Over the past few months, America's social safety net -- also known as its "entitlement" programs -- has gotten a tough rap. Republican presidential candidates and congressmen have decried its cost, its supposed infantilization of the citizenry, and its long-term effect on the American dream.
Yes, this collection of programs and services has been described as "a dime bag" of drugs that will "hook" users, a threat to America's "merit-based society," and a socialist tool that will steal "America's soul." And the people who accept money from these programs? They are "passive," "lazy," "slothful," and are "systematically destroying" America's work ethic.
Viewed in these stark terms, entitlements seem terrifying -- but when you look at who is actually receiving them, the picture changes rapidly.
Let's examine the largest two slices of the entitlement pie first: According to a recent analysis by the nonprofit Center on Budget and Policy Priorities, 53% of entitlement spending goes to the elderly through Social Security and Medicare. And, as a study recently released by Wider Opportunities for Women suggested, these programs are hardly encouraging sloth: For many oldsters, they can mean the difference between economic viability and desperate poverty. Another 20% goes to the disabled, through programs like Supplemental Security Income and Medicaid.
Sure, But Aside from the Elderly and the Disabled ...
What about the remaining 27% of entitlement spending? Well, the CBPP found that 18% goes to working households, through entitlements like the school lunch program, the earned income tax credit, the child tax credit, and the children's health insurance program, which are designed to help provide a minimum standard of living for the working poor, a group that the Department of Labor conservatively estimates at 10 million.
After deducting the shares absorbed by the elderly, the disabled and the working poor, we're left with 9% of entitlement spending, about $176 billion a year. But even within that figure, the CBPP finds that only a small portion finances the slothful layabouts whom entitlement critics complain about. An estimated 7% goes to the "almost elderly," covering medical care, unemployment insurance, Social Security survivor benefits and Social Security benefits for those between the ages of 62 and 64.
And the remaining 2% of entitlement spending? That gets spent on what is generally temporary assistance for needy families, and other programs designed to help those who are sound of mind and body, but whose lives have been undermined by bad luck, job losses and the unsteady economy.
Divide and Conquer
Some critics have chosen to dive into the deep end of the entitlement fight, suggesting ways to cut Medicare and Social Security -- two of America's most popular government programs. But savvier critics of the social safety net have taken a divide-and-conquer approach, drawing a separation between spending on the elderly -- incidentally, one of the nation's most powerful voting blocs -- and other entitlements. One popular argument is that, because Social Security and Medicare are funded through specific, mandatory payroll taxes they should be thought of as distinct from other social programs.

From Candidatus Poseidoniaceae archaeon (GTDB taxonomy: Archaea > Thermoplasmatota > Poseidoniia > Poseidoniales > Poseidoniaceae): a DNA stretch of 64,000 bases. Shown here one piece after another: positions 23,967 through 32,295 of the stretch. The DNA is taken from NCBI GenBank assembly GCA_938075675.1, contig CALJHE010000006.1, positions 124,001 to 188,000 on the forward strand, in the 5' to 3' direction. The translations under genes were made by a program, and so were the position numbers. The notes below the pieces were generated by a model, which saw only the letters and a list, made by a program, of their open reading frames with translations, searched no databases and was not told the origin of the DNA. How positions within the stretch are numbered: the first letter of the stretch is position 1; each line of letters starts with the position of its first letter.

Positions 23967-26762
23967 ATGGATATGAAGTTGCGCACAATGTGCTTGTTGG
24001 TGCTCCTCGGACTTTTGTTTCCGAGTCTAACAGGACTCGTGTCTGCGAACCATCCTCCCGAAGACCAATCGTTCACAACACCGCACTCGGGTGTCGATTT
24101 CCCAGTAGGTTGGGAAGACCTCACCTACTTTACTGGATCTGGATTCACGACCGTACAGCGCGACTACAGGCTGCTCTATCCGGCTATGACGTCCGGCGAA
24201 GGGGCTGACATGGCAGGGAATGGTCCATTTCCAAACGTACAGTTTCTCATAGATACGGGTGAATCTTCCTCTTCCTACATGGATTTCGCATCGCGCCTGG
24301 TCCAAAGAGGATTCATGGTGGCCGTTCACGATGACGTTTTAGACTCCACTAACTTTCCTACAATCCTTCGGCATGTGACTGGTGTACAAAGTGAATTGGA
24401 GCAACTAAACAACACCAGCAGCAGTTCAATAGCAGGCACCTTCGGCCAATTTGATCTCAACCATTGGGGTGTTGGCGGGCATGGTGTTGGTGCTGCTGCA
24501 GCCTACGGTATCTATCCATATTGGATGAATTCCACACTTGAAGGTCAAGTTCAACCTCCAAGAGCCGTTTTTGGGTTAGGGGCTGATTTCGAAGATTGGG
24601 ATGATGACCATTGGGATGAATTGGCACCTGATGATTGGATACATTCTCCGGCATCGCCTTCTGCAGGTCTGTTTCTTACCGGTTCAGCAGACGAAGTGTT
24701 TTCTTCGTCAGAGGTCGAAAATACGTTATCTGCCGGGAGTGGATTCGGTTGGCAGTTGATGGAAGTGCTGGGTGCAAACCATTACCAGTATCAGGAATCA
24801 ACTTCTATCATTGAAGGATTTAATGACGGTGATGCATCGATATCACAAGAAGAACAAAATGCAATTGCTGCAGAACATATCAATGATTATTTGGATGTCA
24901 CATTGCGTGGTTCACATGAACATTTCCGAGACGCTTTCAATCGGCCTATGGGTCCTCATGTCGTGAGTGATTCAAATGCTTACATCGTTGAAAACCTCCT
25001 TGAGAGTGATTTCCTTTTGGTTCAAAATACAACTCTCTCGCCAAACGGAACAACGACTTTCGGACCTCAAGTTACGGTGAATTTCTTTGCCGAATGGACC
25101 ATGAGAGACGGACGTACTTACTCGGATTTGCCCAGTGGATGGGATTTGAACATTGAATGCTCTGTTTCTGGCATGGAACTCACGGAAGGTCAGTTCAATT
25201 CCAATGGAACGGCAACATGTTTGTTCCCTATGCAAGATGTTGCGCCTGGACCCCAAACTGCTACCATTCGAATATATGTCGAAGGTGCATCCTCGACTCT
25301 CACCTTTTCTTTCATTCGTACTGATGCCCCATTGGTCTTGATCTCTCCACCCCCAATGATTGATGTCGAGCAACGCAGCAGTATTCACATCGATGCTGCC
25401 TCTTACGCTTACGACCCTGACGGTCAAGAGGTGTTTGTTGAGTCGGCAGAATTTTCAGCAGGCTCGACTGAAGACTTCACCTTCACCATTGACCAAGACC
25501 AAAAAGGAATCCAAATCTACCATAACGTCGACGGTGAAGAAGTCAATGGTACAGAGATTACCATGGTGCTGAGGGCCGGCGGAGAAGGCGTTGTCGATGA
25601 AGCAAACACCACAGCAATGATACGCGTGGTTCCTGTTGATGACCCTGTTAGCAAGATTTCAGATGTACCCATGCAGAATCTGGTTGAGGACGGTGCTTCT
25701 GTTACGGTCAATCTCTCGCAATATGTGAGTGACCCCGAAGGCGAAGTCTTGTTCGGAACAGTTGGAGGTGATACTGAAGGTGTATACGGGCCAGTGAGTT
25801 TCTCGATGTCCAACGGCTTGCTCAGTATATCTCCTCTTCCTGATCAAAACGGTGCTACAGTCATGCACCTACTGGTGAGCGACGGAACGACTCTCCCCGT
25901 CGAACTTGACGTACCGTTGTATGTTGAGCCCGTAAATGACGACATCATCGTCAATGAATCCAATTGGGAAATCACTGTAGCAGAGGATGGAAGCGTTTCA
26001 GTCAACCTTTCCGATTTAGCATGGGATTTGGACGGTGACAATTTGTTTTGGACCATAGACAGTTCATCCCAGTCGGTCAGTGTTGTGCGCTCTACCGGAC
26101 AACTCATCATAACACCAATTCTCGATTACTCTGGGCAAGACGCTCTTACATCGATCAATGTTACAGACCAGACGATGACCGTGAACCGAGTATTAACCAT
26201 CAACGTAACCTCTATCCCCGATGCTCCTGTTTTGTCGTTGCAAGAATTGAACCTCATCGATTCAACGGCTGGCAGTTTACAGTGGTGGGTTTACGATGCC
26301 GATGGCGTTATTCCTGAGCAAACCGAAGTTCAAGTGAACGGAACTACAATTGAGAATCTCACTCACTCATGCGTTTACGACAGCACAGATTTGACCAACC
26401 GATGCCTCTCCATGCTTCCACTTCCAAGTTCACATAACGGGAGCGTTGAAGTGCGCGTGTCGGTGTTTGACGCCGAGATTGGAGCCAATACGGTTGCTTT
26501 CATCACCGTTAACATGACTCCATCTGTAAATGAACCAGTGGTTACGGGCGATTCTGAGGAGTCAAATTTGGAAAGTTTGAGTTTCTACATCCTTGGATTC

If Social Security and Medicare benefits were channeled into -- and out of -- private savings accounts, this argument might hold some water, as it would suggest that the money that one pays in and the money that one gets out are the same. In reality, the amount of money that one gets out of these programs varies widely from what gets put in, depending on cost of living increases, mortality rates, and changes in coverage. For that matter, it's worth noting that other safety net programs -- like unemployment insurance -- are also partially funded through earmarked taxes.
We Have Met the Entitlement Slackers, and They Are Us
Here's another little-known fact: Far from funding some imagined underclass of nonworking slackers, entitlement spending is distributed fairly evenly across the economy. The CBPP estimates that 58% of entitlement spending goes to the middle 60% of households -- better known as the middle class. The richest 20% receive about 10% of these benefits, while the bottom 20% receive about 32%.
Another argument for slashing these programs, proposed earlier this year by Mitt Romney, is that entitlements aren't just funding a bloated underclass, but also a bloated federal bureaucracy. The math, though, doesn't back Mitt up. Administrative costs for federal entitlement programs eat up between 1% and 10% of their budgets; 90% to 99% goes to the intended recipients.
In the case of Medicare, administrative costs are estimated at between 3% and 4% of total spending, leaving 96% to 97% going toward medical care. By comparison, private insurers spend more than 17% of their revenues on administration and paying investors.
Whether by providing food to hungry children, economic security to the unemployed, or health care to the elderly, entitlements are a vital life preserver, helping keep the middle class afloat. As voters this year are asked to choose between strengthening the social safety net and making it smaller, it's worth taking a bit of time to recognize precisely who relies on these programs. Because the truth is, rather than providing a hammock for unmotivated slackers, entitlements are offering a safety net for most of the voting public.
Bruce Watson is a senior features writer for DailyFinance. You can reach him by e-mail at email@example.com, or follow him on Twitter at@bruce1971.